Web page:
The effects of low-fat diets on weight loss have been debated for many years.
Even though a lot of researchers have studied this, the evidence is still inconclusive.
For this reason, a team of US scientists analyzed trials comparing the effectiveness of low-fat diets to other types of diets.
Many studies have examined how macronutrients — carbs, fat and protein — affect weight loss, but the best ratio of the three has yet to be determined.
One common belief is that higher-fat diets cause weight gain. As a result, many weight-loss diets are low in fat.
This is mainly because fat contains more than twice as many calories as carbs and protein. So, gram for gram, replacing fat with another macronutrient should promote weight loss.
A group of researchers conducted a meta-analysis of randomized controlled trials, comparing the effectiveness of low-fat diets with higher-fat diets for long-term weight loss.
Basic Study Design
This meta-analysis examined the effectiveness of low-fat diets for long-term weight loss, compared to other types of diets.
These included low-carb diets, higher fat diets or the participants’ normal diets.
The analysis included 53 trials and a total of 68,128 participants. All of the trials were long-term, lasting for more than 1 year.
However, they were not all weight-loss trials, and the low-fat diet ranged in fat content from under 10% of calories to under 30% of calories from fat.
Bottom Line: This meta-analysis assessed how low-fat diets affected weight loss, compared to low-carb diets, higher fat diets or no participants’ normal diets.
Sub-Analyses of the Main Study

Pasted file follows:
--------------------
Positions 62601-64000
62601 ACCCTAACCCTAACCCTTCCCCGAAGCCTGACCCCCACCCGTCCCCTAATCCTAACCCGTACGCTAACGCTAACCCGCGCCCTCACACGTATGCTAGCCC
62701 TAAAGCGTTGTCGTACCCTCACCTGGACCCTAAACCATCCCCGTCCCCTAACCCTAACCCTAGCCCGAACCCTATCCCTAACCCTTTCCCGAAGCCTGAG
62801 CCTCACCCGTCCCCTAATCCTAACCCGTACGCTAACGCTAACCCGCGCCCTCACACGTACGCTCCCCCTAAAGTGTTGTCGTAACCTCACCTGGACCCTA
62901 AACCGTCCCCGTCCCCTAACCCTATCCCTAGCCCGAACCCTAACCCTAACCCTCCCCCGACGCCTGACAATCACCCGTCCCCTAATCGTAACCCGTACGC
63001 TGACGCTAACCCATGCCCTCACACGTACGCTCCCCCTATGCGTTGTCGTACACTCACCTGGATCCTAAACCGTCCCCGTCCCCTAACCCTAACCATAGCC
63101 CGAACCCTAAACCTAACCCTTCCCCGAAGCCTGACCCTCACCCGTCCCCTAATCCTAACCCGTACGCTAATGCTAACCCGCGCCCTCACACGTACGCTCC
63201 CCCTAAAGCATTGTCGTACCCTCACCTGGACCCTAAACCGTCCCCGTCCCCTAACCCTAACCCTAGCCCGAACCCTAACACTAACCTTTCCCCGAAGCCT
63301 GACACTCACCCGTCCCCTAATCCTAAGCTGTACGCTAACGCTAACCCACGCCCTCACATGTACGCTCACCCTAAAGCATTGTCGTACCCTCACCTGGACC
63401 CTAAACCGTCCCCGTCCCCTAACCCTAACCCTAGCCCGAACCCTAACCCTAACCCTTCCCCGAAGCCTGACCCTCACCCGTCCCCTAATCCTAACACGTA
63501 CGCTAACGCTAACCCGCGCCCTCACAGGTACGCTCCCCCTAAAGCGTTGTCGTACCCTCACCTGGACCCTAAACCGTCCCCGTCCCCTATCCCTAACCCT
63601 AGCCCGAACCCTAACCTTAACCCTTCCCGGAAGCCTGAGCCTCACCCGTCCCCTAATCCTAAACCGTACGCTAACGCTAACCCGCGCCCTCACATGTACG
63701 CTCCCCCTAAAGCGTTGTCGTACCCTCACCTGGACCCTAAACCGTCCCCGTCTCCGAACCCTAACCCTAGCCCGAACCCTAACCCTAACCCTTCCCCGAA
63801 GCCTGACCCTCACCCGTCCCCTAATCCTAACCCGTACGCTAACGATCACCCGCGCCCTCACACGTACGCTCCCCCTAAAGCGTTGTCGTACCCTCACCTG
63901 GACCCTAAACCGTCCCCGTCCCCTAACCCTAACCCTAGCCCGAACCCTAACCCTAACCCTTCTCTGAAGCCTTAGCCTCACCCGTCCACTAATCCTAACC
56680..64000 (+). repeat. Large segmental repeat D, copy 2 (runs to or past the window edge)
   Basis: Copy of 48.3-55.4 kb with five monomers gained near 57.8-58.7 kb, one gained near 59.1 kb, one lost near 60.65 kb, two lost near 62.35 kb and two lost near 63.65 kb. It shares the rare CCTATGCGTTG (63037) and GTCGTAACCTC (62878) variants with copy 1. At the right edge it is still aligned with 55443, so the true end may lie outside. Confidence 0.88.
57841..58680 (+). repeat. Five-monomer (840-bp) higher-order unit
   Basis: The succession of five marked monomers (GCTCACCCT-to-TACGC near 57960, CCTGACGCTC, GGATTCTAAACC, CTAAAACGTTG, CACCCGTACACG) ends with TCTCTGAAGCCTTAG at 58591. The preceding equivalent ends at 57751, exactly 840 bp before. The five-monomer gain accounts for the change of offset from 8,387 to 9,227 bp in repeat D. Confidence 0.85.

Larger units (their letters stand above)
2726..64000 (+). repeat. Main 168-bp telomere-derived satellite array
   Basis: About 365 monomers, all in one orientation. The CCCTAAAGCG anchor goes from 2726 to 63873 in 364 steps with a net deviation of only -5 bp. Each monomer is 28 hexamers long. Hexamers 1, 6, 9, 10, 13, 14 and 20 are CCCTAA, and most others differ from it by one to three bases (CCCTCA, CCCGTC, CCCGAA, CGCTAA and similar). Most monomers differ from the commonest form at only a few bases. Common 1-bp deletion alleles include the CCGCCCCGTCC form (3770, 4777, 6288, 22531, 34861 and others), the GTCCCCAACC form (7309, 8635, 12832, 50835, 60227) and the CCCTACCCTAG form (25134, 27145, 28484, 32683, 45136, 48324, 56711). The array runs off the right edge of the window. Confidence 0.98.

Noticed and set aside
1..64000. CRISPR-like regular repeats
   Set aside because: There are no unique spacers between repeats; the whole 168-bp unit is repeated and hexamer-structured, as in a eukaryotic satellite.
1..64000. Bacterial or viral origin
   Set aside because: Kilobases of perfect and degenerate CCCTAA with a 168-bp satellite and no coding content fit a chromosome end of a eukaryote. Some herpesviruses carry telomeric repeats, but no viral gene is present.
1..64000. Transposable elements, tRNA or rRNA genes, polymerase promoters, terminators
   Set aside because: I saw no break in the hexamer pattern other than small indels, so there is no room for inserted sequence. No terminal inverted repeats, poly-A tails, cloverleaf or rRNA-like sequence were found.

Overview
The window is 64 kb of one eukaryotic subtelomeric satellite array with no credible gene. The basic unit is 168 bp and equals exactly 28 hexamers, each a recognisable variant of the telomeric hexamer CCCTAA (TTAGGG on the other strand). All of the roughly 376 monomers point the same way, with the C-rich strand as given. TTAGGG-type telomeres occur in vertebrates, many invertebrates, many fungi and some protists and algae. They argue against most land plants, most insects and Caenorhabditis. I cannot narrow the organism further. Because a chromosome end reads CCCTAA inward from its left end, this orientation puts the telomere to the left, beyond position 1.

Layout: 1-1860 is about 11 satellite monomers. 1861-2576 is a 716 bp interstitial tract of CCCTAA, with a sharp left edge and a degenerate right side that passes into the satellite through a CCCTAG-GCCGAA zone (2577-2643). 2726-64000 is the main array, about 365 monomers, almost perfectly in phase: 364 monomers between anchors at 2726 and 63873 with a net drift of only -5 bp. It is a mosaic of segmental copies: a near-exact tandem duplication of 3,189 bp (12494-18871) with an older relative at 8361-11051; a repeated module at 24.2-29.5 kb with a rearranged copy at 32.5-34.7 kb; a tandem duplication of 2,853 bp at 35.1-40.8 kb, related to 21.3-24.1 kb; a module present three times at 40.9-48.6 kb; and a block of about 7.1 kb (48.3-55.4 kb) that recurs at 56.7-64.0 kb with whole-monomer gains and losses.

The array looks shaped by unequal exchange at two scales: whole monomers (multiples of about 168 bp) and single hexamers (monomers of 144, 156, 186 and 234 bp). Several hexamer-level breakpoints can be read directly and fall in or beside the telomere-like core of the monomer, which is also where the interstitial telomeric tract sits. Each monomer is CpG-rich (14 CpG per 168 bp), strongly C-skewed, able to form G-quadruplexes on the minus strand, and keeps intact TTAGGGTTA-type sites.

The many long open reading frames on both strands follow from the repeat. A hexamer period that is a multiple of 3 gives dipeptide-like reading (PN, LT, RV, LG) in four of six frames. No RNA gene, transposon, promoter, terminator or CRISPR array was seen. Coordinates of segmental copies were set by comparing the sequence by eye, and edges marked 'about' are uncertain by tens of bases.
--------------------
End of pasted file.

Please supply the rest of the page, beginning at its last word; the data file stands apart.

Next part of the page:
Not all of the included studies provided the same results.
This inconsistency is, at least partly, explained by how the studies were designed.
For example, the present meta-analysis suggests that study intensity may have influenced the effectiveness of the investigated diets.
Study intensity depended on several factors, such as the level of support given to participants, and whether or not the diets were calorie-restricted.
For more accurate results, the researchers did a sub-analysis of studies with a similar intensity.
Bottom Line: In addition to combining the results of all studies, this meta-analysis also compared studies of similar intensity to minimize risk of bias.
Finding 1: Low-Fat Is Not Better Than Higher-Fat
The average weight loss of all the trials was 2.7 kg (6.0 lbs).
There were no significant differences in weight loss between low-fat and higher-fat diets, when all the studies were analyzed together. This is consistent with one previous meta-analysis (5).
On the other hand, the average weight loss was 3.8 kg (8.4 lbs) in the analyses of trials where the diets were also calorie-restricted.
When the study diets differed by more than 5% of total calories from fat, higher-fat diets led to significantly greater weight loss.
Also, if the change in circulating triglycerides differed by 0.06 mmol/L or more between diets, the higher-fat diet was more effective than the low-fat diet.